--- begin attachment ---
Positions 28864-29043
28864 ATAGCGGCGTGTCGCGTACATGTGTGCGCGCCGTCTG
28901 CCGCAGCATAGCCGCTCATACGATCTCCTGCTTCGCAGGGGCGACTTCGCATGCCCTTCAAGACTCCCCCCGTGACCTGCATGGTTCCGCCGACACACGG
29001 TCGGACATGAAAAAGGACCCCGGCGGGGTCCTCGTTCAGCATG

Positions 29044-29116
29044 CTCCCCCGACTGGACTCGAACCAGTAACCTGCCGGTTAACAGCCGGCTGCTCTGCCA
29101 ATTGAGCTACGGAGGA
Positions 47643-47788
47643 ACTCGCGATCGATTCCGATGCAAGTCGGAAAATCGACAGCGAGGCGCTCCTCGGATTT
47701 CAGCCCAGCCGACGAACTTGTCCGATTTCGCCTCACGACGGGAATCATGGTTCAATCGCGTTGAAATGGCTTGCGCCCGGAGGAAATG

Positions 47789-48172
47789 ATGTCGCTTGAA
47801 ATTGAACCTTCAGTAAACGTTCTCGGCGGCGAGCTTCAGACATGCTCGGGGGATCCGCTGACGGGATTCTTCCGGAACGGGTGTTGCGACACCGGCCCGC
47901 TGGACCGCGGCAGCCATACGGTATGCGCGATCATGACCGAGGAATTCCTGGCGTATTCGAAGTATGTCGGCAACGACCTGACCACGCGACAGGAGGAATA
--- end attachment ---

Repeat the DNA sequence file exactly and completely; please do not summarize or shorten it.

Positions 28864-29043
28864 ATAGCGGCGTGTCGCGTACATGTGTGCGCGCCGTCTG
28901 CCGCAGCATAGCCGCTCATACGATCTCCTGCTTCGCAGGGGCGACTTCGCATGCCCTTCAAGACTCCCCCCGTGACCTGCATGGTTCCGCCGACACACGG
29001 TCGGACATGAAAAAGGACCCCGGCGGGGTCCTCGTTCAGCATG

Positions 29044-29116
29044 CTCCCCCGACTGGACTCGAACCAGTAACCTGCCGGTTAACAGCCGGCTGCTCTGCCA
29101 ATTGAGCTACGGAGGA
Positions 47643-47788
47643 ACTCGCGATCGATTCCGATGCAAGTCGGAAAATCGACAGCGAGGCGCTCCTCGGATTT
47701 CAGCCCAGCCGACGAACTTGTCCGATTTCGCCTCACGACGGGAATCATGGTTCAATCGCGTTGAAATGGCTTGCGCCCGGAGGAAATG

Positions 47789-48172
47789 ATGTCGCTTGAA
47801 ATTGAACCTTCAGTAAACGTTCTCGGCGGCGAGCTTCAGACATGCTCGGGGGATCCGCTGACGGGATTCTTCCGGAACGGGTGTTGCGACACCGGCCCGC
47901 TGGACCGCGGCAGCCATACGGTATGCGCGATCATGACCGAGGAATTCCTGGCGTATTCGAAGTATGTCGGCAACGACCTGACCACGCGACAGGAGGAATA